Sara Bareilles just released a new song and video from her upcoming album, entitled “Brave”. It encourages the listener to be brave, speak up for what they believe in, and to not let fear control their lives. (I think this is awesome. Ten thousand brownie points for Sara Bareilles!)
As I was driving to work, I was listening to this song (over, and over, and over again), and it got me to thinking: what does it mean to be brave? For a lot of people, the word “brave” conjures images of superheroes and war veterans. You know, the few and the proud. For others, it brings to mind great, heroic actions: rescuing someone who is drowning, throwing oneself in front of a bullet for another, saving a life. And while all these things are massively brave things to do, I believe that bravery–like people–comes in all shapes, sizes, and colors.
For someone struggling with addiction or disorder, bravery is finally asking for help.
For someone who is being bullied, bravery is finally standing up and staying “Stop”.
For someone who has body image issues, bravery is saying “Screw you!” to impossible standards of beauty. It is finally loving who they are instead of struggling to become who everyone says they should be.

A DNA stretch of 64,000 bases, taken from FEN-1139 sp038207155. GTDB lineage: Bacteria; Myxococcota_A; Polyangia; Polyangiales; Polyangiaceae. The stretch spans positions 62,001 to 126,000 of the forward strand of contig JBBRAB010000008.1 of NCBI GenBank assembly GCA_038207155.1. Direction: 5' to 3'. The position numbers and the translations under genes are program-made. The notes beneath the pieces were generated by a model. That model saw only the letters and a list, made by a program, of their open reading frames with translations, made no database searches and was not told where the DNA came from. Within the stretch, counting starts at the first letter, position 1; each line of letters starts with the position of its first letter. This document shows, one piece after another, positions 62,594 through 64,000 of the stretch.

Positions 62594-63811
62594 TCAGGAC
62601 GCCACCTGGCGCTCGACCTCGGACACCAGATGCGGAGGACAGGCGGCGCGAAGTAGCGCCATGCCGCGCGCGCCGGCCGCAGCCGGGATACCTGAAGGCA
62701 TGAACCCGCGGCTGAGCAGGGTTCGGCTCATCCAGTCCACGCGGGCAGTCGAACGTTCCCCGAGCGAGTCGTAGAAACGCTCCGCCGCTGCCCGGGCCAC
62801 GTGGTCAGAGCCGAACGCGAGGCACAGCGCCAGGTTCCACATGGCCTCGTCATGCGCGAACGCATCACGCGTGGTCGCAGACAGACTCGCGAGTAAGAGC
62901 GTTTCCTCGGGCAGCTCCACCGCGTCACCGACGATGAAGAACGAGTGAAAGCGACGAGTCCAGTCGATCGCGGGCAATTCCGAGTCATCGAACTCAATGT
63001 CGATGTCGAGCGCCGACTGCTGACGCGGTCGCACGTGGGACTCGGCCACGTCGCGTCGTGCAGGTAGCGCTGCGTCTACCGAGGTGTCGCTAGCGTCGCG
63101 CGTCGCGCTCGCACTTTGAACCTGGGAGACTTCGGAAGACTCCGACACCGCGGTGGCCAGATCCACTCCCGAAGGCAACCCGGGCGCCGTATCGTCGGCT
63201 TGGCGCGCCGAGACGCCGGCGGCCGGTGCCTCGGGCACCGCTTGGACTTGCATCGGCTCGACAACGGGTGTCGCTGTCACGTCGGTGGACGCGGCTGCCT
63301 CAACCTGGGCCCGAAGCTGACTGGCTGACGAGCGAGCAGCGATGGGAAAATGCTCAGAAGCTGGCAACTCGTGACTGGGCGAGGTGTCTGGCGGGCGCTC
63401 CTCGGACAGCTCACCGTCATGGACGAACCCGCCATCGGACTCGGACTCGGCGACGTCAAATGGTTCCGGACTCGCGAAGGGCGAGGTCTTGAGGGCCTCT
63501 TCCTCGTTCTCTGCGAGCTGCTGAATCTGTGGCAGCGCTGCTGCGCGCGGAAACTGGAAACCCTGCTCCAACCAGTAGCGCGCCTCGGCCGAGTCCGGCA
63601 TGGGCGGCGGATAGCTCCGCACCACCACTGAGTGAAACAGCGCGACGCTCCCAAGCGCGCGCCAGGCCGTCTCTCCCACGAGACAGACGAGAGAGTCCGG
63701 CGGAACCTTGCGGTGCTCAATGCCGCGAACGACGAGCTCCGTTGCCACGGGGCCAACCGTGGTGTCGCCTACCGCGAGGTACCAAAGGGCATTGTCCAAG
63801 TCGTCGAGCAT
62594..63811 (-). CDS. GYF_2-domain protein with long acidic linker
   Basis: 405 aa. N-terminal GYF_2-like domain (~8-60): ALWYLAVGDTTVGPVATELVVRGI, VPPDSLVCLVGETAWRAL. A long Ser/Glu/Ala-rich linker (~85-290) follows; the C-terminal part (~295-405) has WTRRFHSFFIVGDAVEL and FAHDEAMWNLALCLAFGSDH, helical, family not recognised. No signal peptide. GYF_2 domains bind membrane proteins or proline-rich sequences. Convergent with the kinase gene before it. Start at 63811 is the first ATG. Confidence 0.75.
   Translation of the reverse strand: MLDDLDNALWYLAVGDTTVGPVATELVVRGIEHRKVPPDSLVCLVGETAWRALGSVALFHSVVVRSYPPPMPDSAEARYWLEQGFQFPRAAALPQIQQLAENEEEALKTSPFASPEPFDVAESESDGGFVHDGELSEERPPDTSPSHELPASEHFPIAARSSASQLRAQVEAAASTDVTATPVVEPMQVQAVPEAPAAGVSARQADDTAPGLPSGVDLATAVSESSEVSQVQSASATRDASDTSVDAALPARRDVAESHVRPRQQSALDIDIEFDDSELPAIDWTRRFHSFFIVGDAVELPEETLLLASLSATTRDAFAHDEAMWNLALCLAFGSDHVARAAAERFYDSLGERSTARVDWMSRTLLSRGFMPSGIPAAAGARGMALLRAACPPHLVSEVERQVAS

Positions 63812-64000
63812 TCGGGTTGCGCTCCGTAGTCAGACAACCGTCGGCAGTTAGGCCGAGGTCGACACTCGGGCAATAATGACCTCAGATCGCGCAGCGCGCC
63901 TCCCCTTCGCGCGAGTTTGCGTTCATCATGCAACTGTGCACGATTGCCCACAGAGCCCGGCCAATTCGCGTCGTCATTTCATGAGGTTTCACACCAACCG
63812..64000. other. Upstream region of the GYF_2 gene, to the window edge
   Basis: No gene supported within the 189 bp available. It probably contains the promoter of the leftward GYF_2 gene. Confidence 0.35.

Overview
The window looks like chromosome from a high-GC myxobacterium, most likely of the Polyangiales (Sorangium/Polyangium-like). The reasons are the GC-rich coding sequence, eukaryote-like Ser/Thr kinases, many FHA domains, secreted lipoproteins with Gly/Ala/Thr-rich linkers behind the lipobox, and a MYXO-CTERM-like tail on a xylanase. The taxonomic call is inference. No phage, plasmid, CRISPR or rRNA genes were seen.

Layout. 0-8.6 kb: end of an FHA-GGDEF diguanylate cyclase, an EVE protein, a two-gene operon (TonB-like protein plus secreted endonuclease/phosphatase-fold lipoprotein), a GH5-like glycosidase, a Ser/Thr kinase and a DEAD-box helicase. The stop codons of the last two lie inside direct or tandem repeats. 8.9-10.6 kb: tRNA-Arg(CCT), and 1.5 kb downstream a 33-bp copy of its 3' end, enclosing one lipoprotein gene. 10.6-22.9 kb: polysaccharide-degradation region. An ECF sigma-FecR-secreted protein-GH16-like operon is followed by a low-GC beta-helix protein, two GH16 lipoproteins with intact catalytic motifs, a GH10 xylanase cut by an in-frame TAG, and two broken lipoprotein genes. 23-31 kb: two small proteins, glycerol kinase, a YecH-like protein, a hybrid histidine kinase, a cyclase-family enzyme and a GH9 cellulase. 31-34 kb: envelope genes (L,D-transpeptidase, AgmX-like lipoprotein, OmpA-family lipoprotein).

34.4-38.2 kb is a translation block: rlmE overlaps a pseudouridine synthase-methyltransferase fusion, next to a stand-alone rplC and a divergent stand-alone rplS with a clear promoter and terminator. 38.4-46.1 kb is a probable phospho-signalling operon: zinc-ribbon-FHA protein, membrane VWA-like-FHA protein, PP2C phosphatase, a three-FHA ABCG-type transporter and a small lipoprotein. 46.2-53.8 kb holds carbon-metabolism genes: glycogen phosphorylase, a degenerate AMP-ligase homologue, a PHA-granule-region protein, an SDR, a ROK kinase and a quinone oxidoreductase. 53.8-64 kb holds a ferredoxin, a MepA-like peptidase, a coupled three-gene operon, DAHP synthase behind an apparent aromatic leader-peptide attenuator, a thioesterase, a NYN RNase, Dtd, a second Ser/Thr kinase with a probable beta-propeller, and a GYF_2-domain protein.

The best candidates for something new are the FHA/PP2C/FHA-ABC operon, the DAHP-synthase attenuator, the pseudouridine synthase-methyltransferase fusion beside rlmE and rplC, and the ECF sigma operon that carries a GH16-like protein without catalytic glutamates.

For someone hiding their sexuality, bravery is standing up and saying “This is who I am! Take it or leave it.” And if people decide to leave it, bravery is telling those folks not to let the door hit them on the way out.
Bravery is standing up for what you believe in, and shouting it off the rooftops. It’s sticking up for those who can’t, and speaking loudly for those with no voice.
For me, bravery was finally saying “Enough.” to a bad relationship, and getting the hell out of dodge. Then, bravery was allowing my heart to be open despite all the hurt I had felt, and falling in love again.
Sure, those veterans and heroes are brave. But “big” isn’t the only measure of bravery. So, if it means putting on a bikini for the first time, coming out to your folks, or finally breaking off that toxic friendship/relationship, go ahead.
I want to see you be brave.